No. The Education Law states only that certain licensed health professionals practicing in the State must document their completion of the required training to the Department. Therefore, in section 2(a) of the attestation form (Form 1IC PDF 11 KB), you may attest that you will not engage in the practice of your profession within New York State during the dates of your next registration period. This will exempt you from the course work requirement.

    If you return to practice in this State, you must:

    1. Inform the Department of your return within thirty (30) days;
    2. complete the required course work within ninety (90) days of the change in practice, and
    3. within a reasonable time, notify the Department in writing of your compliance with this requirement.

  10. I live in New York State, but I will not practice my profession for such reasons as unemployment or retirement. However, I still want to maintain my New York State registration. Must I take infection control course work?

    No. Again, if you can attest at the time of your application for licensure or registration that you will not be engaged in professional practice within New York State during the ensuing registration period, you may claim exemption from the course work requirement, as outlined in question 10. However, if you return to active practice in the State, you must follow the guidelines described in the previous answer.

  11. I want to claim exemption from taking the infection control course work because the nature of my practice doesn't require the use of infection control measures. How can I be sure that I qualify for this exemption?

    One way to assure that your practice does not require the use of infection control measures is to ask yourself three questions:

    In the course of my professional practice:

    1. Do I have direct contact with one or more patients or clients in any setting-hospital, private office, home care, day care, counseling, or nursing home?
    2. Do I have direct contact with materials potentially contaminated by pathogens?
    3. Do I supervise others who have direct contact with patients or materials potentially contaminated by pathogens?

    If you can answer NO to all three questions, then you do not need to take the infection control course work and you may claim exemption in section 2(b) of the attestation form. However, if you answer yes to any one or more questions or you are unsure of the answer, you should complete course work.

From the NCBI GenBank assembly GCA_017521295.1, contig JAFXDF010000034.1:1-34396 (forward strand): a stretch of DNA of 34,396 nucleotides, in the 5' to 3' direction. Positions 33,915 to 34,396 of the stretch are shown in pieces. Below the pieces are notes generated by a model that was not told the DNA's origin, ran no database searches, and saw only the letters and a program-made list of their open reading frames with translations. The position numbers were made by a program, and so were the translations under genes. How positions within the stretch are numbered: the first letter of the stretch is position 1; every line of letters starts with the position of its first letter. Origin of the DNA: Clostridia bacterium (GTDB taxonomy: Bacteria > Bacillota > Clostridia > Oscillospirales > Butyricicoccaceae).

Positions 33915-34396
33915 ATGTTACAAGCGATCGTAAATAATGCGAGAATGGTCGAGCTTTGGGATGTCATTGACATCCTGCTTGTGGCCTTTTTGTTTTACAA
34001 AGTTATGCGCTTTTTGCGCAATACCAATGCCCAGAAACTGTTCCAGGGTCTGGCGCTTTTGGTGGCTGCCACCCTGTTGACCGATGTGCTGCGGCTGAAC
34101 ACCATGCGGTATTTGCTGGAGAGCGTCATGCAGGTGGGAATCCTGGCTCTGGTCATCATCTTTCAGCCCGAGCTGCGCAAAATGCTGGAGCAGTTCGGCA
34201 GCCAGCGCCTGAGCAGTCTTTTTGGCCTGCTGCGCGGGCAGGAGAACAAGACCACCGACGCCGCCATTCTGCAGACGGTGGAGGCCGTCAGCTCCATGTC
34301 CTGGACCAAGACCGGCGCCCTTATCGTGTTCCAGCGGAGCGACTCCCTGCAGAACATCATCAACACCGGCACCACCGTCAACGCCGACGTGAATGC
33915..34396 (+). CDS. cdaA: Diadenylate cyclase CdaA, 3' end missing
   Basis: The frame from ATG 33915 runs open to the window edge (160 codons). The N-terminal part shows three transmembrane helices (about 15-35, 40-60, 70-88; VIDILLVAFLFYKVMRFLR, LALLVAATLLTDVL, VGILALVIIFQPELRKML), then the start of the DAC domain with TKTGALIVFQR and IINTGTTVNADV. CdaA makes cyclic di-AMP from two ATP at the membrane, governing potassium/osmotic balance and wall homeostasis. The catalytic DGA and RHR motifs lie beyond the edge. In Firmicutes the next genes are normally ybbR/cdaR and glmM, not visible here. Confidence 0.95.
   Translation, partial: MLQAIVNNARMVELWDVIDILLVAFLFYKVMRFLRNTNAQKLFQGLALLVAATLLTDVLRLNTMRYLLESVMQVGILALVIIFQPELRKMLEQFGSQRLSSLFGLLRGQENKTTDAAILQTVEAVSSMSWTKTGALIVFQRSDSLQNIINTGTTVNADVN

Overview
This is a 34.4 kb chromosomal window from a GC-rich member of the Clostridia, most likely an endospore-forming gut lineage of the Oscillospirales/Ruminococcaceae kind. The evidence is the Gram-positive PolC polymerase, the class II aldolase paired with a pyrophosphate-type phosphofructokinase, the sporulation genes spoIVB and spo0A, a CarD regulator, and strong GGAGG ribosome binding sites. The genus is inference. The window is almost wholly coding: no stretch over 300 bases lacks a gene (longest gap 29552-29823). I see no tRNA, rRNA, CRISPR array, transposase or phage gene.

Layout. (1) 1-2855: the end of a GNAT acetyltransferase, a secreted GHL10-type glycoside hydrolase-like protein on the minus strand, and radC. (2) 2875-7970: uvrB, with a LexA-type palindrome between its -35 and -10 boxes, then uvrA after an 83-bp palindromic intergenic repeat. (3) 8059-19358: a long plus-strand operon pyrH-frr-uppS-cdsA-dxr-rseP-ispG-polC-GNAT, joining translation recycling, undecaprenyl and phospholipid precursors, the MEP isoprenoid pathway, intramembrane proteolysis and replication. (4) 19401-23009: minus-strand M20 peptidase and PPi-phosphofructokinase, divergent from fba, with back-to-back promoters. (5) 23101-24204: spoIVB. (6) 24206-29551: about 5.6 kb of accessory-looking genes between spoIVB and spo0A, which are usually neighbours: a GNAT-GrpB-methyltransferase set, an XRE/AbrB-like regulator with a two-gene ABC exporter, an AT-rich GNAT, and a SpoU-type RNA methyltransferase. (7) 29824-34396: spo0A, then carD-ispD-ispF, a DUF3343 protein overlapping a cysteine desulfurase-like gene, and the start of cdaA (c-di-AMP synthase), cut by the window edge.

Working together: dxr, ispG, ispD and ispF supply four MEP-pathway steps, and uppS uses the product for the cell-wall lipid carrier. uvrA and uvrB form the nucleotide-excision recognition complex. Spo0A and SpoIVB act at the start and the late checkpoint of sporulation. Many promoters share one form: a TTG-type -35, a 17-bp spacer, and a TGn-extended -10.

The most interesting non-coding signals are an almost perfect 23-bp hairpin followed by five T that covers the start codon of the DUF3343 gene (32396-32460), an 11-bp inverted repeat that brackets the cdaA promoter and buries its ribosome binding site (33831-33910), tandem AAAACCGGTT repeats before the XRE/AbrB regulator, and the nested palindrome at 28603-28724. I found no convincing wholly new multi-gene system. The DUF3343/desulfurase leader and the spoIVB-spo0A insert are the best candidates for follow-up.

12. I will graduate soon from a professional program registered by the New York State Education Department. Do I still need to take infection control course work?

    No, if you graduated after September, 1993 and you completed a registered professional program that prepares graduates for licensure in the affected health professions. You may attest compliance with this requirement at the time of your application for licensure or reregistration.

  13. I am a recognized expert in the field of infection control. May I be exempt from this course work requirement?

    Unfortunately, no. The Law does not recognize professional expertise as a basis for exemption from the requirement.

  14. How does the Department plan to audit a licensee's compliance with this requirement?

    The Department will conduct periodic audits of a sample of licensees who claim compliance with, or exemption from, this requirement. Those audited will be asked to provide adequate documentation, such as is described in the answers to questions 7, 8, and 10.

  15. What will happen if I am selected for audit and my documentation is incomplete or inadequate?

    A reviewer will assess your documentation to determine your compliance with, or exemption from, this requirement. If you are determined to be in noncompliance, a judgment will have to be made as to whether there is clear evidence of a good faith effort to comply with the law. If there is, you may be directed to take course work from an approved provider by a given date. Absent clear evidence of good faith, noncompliance may be deemed professional misconduct. Professional misconduct is punishable by a variety of means, including fine, censure, or suspension or revocation of the professional's license.

Last Updated: August 9, 2018